Uganda reviewing social media taxes after outcry

Uganda will review a tax on the use of social media, the prime minister said Wednesday after a protest against the controversial measure was broken up by police firing live rounds and teargas into the air.

Prime Minister Ruhakana Rugunda told parliament that President Yoweri Museveni had “encouraged further discussion” on the fiercely-contested levy.

“Government is now reviewing the taxes taking into consideration the concerns of the public” and an amended bill will be debated on July 19, said Rugunda.

READ MORE: How Sierra Leone polices social media

Since the start of July, access to media such as WhatsApp, Facebook and Twitter, as well as dating sites Tinder and Grindr, have been blocked unless users pay a 200-shilling (R0.71) daily tax.

Museveni last week had defended the move, saying many citizens did not pay their taxes as they ought to, and should not “donate money to foreign companies through chatting or even lying” on social media.

In its current form, tax requires mobile internet users to input a code on their phones to pay the charge before they are able to access social media sites.

However, implementation has proved patchy and some blocked services are still available.

Some sites have turned to virtual private networks (VPNs) to disguise their location and avoid the levy, a trick learned during elections two years ago when the government tried to shut down social media.

Popular singer and parliamentarian Bobi Wine — real name Robert Kyagulanyi — whose election last year was fuelled by social media, has led the chorus of complaints against the tax.

He helped organise the rally on Wednesday, in which scores of people turned out defiantly dressed in red — a colour synonymous with protests against lifting the presidential age limit last year.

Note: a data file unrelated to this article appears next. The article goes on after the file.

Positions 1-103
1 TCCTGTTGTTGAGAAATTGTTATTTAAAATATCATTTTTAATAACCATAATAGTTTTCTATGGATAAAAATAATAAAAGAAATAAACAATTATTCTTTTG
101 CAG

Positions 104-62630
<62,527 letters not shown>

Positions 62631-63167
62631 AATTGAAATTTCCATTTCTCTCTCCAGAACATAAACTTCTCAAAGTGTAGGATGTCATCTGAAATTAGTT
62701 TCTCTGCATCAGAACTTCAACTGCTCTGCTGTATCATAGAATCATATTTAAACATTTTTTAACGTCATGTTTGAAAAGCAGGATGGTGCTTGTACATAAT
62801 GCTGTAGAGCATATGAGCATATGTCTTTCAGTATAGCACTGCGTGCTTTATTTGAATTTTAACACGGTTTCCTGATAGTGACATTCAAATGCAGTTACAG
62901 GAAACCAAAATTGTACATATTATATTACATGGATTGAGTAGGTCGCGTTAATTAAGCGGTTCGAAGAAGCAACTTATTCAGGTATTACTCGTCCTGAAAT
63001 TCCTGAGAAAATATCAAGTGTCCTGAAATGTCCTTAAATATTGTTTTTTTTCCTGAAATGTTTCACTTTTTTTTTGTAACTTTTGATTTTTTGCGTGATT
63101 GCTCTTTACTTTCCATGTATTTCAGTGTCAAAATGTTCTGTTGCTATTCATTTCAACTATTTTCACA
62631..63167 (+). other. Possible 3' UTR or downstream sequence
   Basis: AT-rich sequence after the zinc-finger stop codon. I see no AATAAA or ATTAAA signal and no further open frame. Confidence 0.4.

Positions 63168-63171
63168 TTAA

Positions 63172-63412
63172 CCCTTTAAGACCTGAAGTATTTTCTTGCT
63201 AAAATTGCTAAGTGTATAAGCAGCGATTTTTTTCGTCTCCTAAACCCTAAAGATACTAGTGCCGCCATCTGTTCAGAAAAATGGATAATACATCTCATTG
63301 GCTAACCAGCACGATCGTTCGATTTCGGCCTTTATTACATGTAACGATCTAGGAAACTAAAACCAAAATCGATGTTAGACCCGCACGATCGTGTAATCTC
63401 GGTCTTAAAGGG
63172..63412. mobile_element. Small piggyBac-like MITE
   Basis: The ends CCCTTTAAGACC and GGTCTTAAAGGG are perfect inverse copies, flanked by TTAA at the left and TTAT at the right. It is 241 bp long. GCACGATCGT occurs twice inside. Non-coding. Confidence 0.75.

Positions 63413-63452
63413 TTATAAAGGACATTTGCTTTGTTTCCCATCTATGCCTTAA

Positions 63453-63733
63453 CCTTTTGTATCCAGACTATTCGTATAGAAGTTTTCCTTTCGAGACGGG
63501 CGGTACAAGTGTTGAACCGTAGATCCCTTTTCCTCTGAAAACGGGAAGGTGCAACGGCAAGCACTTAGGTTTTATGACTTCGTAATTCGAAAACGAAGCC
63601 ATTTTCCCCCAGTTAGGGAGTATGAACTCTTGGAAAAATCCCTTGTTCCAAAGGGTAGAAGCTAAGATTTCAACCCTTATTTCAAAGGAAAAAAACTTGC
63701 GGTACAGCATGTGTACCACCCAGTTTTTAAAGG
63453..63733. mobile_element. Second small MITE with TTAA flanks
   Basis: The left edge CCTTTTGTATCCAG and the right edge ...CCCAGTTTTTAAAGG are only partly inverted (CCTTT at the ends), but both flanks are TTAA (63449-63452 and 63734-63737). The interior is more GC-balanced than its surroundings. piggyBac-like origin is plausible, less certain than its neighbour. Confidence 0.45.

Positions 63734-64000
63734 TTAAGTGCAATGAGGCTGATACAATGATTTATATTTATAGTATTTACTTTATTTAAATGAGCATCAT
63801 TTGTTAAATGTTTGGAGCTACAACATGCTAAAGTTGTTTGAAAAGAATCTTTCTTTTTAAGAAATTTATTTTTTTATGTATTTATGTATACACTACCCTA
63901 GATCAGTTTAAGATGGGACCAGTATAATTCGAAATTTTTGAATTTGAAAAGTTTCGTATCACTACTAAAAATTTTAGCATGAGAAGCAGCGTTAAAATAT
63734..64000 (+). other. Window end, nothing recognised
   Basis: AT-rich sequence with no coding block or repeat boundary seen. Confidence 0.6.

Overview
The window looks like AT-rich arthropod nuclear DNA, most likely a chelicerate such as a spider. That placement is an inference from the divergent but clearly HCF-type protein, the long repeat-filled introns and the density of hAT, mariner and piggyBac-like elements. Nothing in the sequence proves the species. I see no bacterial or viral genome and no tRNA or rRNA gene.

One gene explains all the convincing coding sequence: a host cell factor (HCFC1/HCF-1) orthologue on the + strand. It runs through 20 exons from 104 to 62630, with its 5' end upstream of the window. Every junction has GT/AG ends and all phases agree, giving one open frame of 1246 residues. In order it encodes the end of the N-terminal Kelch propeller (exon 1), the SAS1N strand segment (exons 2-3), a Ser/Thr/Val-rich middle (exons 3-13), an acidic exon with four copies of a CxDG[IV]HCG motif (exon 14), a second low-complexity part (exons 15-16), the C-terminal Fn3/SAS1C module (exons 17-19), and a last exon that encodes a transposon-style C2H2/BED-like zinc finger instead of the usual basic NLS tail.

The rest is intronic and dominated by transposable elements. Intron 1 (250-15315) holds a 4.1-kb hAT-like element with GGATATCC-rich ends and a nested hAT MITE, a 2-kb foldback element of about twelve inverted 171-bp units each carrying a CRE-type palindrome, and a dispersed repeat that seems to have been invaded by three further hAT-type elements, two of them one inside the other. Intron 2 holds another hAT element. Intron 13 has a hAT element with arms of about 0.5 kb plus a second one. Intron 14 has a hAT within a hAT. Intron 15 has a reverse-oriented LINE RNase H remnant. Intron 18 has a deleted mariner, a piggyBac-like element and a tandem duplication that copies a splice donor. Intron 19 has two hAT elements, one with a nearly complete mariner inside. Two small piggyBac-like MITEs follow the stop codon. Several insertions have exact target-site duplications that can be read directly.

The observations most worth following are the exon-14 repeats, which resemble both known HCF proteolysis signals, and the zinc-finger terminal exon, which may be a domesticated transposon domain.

Protests do not often draw large crowds in Uganda, as they are often met by overwhelming force from police and military units.

As cracks from police guns echoed around the tightly packed buildings of central Kampala, bystanders rushed to angrily confront the police and shout their support for Bobi Wine.

Market vendors and motorcycle taxi drivers faced off against police in anti-riot gear, with some lobbing stones at the officers.

“Teargas was fired and some live ammunition was fired into the air to disperse the crowd,” said police spokesman Luke Owoyesigire, adding two protesters had been arrested.

“During the unlawful procession officers had to act. Some of our officers were assaulted.”

READ MORE: Five ways to bypass social media bans

Police attempted to arrest Wine, but his supporters successfully defended him and he arrived at parliament.

“We set out to show our displeasure at the social media and mobile money taxes. We had informed the police of our intention to march and so we are dismayed at the use of brute force and live ammunition to break up a peaceful protest,” said one of the organisers, prominent television journalist Raymond Mujuni.

“It’s not right. Our rights as citizens are being trampled upon.”

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